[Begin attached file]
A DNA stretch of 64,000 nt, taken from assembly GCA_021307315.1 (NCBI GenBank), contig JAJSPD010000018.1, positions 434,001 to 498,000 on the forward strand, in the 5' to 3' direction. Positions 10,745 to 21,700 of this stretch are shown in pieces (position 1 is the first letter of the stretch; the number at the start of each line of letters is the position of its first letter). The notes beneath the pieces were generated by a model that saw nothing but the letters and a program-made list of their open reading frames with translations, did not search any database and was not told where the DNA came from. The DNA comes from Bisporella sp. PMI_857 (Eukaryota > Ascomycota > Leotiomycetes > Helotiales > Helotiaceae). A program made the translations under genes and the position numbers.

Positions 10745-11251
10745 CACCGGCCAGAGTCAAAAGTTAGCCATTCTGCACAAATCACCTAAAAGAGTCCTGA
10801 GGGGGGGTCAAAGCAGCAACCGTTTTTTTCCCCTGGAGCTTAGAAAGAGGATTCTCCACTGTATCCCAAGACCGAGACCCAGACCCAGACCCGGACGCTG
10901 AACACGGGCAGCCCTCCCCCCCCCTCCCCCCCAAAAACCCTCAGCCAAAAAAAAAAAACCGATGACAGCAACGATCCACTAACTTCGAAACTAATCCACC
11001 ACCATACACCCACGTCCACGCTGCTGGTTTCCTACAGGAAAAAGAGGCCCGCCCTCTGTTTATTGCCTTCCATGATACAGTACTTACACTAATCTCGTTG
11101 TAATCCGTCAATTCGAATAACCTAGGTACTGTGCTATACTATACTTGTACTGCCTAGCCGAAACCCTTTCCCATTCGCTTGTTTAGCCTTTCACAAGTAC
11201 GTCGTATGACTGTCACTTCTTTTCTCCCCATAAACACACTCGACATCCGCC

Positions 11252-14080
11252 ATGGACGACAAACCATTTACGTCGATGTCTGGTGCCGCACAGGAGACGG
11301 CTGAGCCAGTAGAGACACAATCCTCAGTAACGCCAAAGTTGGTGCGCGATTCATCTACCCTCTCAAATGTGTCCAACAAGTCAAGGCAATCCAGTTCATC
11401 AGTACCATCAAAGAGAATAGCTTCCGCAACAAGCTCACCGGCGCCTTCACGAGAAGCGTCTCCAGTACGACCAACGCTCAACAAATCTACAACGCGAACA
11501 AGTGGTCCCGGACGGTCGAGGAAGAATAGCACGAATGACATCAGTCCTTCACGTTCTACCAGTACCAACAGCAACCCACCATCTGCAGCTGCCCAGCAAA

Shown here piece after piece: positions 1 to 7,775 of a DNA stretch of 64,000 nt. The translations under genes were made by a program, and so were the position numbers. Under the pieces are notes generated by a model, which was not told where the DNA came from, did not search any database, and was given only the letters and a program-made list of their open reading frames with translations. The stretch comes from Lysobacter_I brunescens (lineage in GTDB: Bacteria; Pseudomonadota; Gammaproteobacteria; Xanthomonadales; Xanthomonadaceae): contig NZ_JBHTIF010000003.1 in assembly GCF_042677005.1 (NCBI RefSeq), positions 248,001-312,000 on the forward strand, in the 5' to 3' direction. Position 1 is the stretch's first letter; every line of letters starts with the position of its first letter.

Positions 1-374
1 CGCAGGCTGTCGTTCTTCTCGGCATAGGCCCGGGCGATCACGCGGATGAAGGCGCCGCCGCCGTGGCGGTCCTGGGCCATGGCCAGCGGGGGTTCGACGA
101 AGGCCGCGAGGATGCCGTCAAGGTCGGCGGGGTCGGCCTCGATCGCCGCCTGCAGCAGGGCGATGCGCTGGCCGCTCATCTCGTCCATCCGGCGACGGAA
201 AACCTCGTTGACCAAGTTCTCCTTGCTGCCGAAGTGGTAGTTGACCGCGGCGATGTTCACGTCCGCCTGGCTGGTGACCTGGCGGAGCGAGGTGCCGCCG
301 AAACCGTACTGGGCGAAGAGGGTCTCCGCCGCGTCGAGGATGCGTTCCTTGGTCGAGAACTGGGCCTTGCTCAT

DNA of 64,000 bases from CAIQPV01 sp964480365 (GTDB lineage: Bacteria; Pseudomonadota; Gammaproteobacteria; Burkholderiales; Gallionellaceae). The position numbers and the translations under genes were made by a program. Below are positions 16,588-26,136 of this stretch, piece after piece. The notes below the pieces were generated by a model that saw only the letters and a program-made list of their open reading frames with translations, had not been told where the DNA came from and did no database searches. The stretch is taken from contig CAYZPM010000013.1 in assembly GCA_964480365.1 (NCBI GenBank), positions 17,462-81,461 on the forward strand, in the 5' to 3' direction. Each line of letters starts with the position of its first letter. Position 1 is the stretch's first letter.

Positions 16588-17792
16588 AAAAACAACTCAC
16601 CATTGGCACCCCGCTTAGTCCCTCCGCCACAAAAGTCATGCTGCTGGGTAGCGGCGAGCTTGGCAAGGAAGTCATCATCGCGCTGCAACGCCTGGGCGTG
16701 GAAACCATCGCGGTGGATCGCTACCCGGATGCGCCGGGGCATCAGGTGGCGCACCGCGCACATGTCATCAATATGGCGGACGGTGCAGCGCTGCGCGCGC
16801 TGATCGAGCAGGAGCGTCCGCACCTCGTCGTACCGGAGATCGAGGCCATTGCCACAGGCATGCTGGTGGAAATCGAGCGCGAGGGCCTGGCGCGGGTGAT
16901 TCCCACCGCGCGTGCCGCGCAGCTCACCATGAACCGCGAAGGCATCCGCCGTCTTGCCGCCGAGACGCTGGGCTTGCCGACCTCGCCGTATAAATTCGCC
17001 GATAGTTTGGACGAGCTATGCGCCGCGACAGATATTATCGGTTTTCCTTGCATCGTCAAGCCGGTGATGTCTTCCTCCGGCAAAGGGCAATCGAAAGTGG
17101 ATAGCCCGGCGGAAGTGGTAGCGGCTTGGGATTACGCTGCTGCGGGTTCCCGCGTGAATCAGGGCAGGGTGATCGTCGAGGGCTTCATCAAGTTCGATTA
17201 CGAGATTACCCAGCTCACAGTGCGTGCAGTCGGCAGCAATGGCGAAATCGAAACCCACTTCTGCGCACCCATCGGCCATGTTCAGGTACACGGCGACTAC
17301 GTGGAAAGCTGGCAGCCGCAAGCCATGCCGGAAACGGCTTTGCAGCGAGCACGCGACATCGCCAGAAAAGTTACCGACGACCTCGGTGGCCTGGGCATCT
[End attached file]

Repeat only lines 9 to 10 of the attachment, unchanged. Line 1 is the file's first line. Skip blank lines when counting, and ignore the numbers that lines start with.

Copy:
Positions 11252-14080
11252 ATGGACGACAAACCATTTACGTCGATGTCTGGTGCCGCACAGGAGACGG